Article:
Sprint has a brand problem — and RadioShack isn't one to take notes from in that category
After some speculation, Sprint confirmed that it would be buying out 1,750 of RadioShack's stores in conjunction with that company's bankruptcy filing. Rather than clean them out entirely, Sprint will re-launch the stores as co-branded Sprint/RadioShack locations that devote one-third of floor space to selling Sprint's phones and service, with the other two-thirds being the same old RadioShack we all love (for nostalgia reasons) and loathe (for practical reasons).
It's a move that will dramatically increase Sprint's retail locations from 1,100 to 2,850, but I can't really see why this is any way going to fix the issues currently facing Sprint. Of all the things that the carrier could do to positively influence its placement in the wireless market, buying up a bunch of retail stores that just declared bankruptcy shouldn't be high on the list — let me explain.
Depending on where you live you'll have a different perspective of Sprint, but the overarching feeling about the carrier nationwide is certainly not a positive one. Following along with its Network Vision process moving at a snail's pace the past couple of years, customers and potential customers alike have been frustrated by the slow expansion of LTE and wide variation in network performance. Sprint's new CEO Marcelo Claure even admitted the quality of the network wasn't up to snuff, but vowed that upgrades will be coming (no, really this time) after it dropped its prices to be competitive.
At the same time, Sprint's plan pricing has been awkward and behind the times, although it has improved since Claure stepped in. It took far too long to get on the shared data train, instead clutching to its unlimited plans that weren't competitively priced and clearly didn't draw in enough data-hungry customers (and when you charge extra to use tethering on your unlimited plan, how can you?). It was late to the game on un-bundling of devices from plan prices, falling behind even Verizon and AT&T when it came to ubiquitous financing of devices and discounts for buying off-contract.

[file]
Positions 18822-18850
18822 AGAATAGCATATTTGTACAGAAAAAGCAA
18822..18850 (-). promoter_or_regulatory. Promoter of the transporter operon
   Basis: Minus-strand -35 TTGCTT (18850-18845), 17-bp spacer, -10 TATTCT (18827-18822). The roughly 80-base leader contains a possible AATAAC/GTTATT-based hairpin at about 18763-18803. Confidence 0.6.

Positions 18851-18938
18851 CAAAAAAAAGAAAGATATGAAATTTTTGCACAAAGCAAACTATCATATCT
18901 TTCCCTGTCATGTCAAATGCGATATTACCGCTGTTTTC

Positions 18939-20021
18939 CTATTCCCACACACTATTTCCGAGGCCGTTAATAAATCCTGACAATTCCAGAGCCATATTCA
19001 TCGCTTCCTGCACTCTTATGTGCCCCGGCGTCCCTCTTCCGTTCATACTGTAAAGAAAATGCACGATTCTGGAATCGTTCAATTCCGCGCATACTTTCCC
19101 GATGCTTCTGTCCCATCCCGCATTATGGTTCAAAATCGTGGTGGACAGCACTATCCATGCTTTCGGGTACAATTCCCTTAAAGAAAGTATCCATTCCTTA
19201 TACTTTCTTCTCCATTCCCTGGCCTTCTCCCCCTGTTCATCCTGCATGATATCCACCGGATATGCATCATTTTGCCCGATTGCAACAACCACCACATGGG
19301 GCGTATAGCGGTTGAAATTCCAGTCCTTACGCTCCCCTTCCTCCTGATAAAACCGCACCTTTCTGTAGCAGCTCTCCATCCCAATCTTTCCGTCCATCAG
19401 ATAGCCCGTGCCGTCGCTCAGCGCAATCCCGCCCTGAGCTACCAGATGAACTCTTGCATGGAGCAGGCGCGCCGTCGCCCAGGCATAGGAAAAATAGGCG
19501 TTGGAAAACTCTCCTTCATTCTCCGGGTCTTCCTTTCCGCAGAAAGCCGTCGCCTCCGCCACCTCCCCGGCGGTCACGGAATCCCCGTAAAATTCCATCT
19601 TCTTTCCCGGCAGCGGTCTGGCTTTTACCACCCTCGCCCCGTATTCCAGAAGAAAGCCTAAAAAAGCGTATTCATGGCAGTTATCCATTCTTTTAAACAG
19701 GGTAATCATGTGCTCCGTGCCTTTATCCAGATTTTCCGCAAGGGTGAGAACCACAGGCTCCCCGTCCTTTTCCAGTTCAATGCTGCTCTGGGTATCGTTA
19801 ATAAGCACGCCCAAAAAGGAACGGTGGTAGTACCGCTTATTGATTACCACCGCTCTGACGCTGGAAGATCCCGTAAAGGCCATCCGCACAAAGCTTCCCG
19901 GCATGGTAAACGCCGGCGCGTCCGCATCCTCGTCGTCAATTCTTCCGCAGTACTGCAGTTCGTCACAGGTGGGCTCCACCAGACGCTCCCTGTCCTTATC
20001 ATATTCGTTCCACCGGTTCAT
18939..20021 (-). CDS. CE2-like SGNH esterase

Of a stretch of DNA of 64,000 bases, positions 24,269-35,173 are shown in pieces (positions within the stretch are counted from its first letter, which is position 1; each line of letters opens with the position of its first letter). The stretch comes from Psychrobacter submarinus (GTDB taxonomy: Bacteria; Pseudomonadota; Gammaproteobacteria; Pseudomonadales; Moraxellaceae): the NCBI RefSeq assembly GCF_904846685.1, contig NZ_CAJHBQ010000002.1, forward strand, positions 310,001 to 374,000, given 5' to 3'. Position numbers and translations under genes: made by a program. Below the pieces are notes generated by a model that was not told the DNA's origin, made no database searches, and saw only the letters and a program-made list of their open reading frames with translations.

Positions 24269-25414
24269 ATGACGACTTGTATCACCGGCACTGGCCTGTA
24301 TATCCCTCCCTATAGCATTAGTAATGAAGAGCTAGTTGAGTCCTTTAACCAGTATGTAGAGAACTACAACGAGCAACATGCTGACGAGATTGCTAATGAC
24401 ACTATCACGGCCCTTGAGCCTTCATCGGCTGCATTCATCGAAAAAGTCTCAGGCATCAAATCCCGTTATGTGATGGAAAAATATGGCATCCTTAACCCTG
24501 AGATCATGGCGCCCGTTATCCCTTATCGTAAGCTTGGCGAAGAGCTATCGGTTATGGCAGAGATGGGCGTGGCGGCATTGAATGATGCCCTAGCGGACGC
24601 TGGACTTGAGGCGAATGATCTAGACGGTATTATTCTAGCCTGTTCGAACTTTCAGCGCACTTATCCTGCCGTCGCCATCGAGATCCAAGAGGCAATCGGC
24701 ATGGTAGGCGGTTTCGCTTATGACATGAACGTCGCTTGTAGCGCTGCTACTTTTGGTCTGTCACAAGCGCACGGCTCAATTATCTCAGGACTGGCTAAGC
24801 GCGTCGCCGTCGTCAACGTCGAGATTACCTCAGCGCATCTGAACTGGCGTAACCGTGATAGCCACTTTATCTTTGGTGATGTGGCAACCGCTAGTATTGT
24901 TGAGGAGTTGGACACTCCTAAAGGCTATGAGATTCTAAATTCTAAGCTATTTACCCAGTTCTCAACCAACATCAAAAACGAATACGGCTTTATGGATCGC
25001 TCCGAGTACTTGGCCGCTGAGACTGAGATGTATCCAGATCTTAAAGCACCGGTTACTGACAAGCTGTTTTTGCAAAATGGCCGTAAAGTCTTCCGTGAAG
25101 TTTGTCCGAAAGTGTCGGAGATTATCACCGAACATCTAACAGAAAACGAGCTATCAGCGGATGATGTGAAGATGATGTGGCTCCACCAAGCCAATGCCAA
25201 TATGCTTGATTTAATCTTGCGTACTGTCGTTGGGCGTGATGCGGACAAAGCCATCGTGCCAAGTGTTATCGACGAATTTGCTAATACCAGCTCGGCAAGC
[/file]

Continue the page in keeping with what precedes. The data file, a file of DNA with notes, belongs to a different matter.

Sure its financial reports show customer gains, but diving deeper you see that a vast majority of new customers under the Sprint umbrella are actually joining its wholly-owned subsidiaries Boost and Virgin Mobile, which actually offer competitive prices albeit with often subpar phones. Half-assed attempts at bringing over customers from the other carriers, like the "cut your bill in half" promotion (which didn't actually cut your bill in half, but who's counting?), didn't seem to move the needle on folks coming over to the much more lucrative postpaid phone business.
Is a fleet of RadioShack stores a solution? Hardly.
So this brings me back to my main question — can buying up 1,750 RadioShack stores solve Sprint's issues? Of all the problems listed above, I'd submit to you that buying up more retail space solves not a single one. Sure this gives wider distribution for its Boost and Virgin brands, which continue to gain customers, but that in itself can hardly be worth it given the tight margins of prepaid. Of course this also means RadioShack won't be selling phones and service on AT&T, Verizon and T-Mobile, but I'd be willing to bet RadioShack wasn't a huge driver of sales for any of those carriers prior to today.
There's a reason why RadioShack is filing for bankruptcy — making the stores available to Sprint in the first place — and it surely isn't because they've been bastions of retail success. We're talking about stores that in 2015 still hold onto the notion that they can sell you a $3 USB cable for $25. That expect people to walk into their dingy store in the back corner of a mall to peruse far from cutting-edge electronics, cheap R/C cars and overpriced phone accessories.
Sprint has problems with its network. It has problems with its plan pricing. It has problems with keeping customers on its postpaid brands that make the most money per subscriber. And most importantly, Sprint has the problem of a tarnished brand, one that most people don't associate with high quality phone service and great value.
Flooding 1,750 RadioShack stores with Sprint, Boost and Virgin phones doesn't do anything to help those problems, particularly its poor brand image, and in many ways it hurts the Sprint brand to be associated with such an antiquated and poor example of what a retail store chain should be. We don't know how much money Sprint is dumping into these stores, but I can guarantee they're overpaying.